A silkscreen portrait on canvas of the controversial football player OJ Simpson by the Pop Artist Andy Warhol is to be auctioned by Phillips in New York. Andy Warhol’s O.J. Simpson, 1977, brings together two of the most recognisable names of the 20th century.
“Simpson had a five-day beard, and I thought the pictures would be awful, but Fred [Hughes] said no, that they’d be sexy, and he was right, they were.” —Andy Warhol
Part of the artist’s famed Athlete Series, consisting of over 200 portraits made between late March and early November of 1977, the present work reflects the artist’s interest in celebrity and, more broadly, his reinvention of traditional portraiture. He first debuted in 1977 in an exhibition at Coe Kerr Gallery in New York. One of the few portraits signed by the athlete and artist, O.J. Simpson, captures the influence of a notorious figure in pop culture. The present work was previously in the collection of the Pro Football Hall of Fame in Canton, Ohio, and other portraits of the sitter are housed in esteemed university collections such as the University of Maryland Art Gallery, College Park, and the Hammer Museum at the University of California, Los Angeles.
Commissioned by Warhol’s friend and collector Richard Weisman, the Athletes Series includes over 200 portraits—more than Warhol painted of Mao five years earlier—of famed sports stars like Kareem Abdul-Jabbar, Muhammad Ali and Dorothy Hamil. Occupying the role of both a movie star and athlete, Simpson was an ideal candidate for the project. A star running back for the Buffalo Bills and an aspiring actor, he was only 30 years old at the time of his meeting with Warhol. Showing up to their meeting in a Buffalo motel room on October 19, 1977, Simpson forgot both signifiers of his profession – his jersey and a football. Eventually sourcing a ball, Warhol snapped 46 Polaroids of the athlete dressed in a plaid shirt under a blazer, selecting two to use as source images for eleven subsequent portraits. The impermanence of these Polaroids—a medium Warhol used as early as the 1960s when he embarked upon his first commissioned portraits—reinforces the ephemeral nature of fame which Warhol was interrogating in his work.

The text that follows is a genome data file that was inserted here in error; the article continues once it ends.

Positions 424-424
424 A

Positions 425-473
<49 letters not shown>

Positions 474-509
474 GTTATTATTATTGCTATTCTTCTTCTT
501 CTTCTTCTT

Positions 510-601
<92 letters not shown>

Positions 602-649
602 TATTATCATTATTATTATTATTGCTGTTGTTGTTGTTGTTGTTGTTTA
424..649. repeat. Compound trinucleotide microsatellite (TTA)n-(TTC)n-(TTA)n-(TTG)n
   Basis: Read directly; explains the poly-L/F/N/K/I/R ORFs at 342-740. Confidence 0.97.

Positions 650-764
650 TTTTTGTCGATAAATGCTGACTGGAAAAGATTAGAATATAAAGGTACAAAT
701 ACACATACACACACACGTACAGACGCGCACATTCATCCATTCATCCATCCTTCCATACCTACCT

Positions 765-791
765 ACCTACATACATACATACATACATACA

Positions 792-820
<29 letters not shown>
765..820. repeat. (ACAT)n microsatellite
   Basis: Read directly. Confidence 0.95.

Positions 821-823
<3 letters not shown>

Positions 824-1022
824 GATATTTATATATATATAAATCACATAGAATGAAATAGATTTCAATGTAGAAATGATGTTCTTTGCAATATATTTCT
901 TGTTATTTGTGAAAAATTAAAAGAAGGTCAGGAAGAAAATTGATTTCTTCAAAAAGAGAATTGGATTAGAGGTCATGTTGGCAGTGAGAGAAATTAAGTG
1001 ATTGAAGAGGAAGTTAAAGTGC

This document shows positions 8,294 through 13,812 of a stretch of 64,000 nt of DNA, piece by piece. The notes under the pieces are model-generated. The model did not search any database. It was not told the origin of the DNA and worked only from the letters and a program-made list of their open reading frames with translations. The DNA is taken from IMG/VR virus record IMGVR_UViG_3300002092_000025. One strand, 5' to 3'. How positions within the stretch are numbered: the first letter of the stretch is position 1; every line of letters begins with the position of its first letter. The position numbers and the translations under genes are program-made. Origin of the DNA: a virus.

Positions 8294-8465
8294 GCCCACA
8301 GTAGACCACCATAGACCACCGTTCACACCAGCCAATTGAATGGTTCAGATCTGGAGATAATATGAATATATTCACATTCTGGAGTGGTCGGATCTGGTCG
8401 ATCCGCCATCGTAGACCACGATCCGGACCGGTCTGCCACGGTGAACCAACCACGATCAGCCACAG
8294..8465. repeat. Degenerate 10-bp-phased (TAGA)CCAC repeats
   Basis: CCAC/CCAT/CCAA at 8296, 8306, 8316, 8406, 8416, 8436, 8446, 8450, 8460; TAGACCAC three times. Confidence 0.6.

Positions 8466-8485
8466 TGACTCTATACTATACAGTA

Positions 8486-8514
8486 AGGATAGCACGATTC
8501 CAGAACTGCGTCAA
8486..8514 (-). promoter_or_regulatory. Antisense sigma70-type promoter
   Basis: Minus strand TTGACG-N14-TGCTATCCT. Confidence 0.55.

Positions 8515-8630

Orenthal James (OJ) Simpson (born July 9, 1947) is an American former football running back, actor, and broadcaster. He played in the National Football League (NFL) for 11 seasons, primarily with the Buffalo Bills, and is regarded as one of the greatest running backs of all time. However, Simpson’s professional success was overshadowed by his trial and controversial acquittal for the murders of his former wife Nicole Brown and her friend Ron Goldman.
Andy Warhol was the US’s leading exponent of the Pop Art movement in the 1960s. Following an early career as a commercial illustrator, Warhol achieved fame with his revolutionary series of silkscreened prints, paintings of familiar objects, such as Campbell’s soup tins, and celebrities, such as Marilyn Monroe. Obsessed with popular culture, celebrity and advertising, Warhol created his slick, seemingly mass-produced images of everyday subject matter from his famed Factory studio in New York City: his mechanical reproduction methods, notably the commercial silk screening technique, revolutionised art-making.
Working as an artist but also a director and producer, Warhol produced several avant-garde films, managing the experimental rock band The Velvet Underground and founding Interview magazine. A central figure in the New York art scene until his untimely death in 1987, Warhol was notably also a mentor to such artists as Keith Haring and Jean-Michel Basquiat.
20th Century & Contemporary Art Day Sale, Morning Session New York Auction 16 May 2023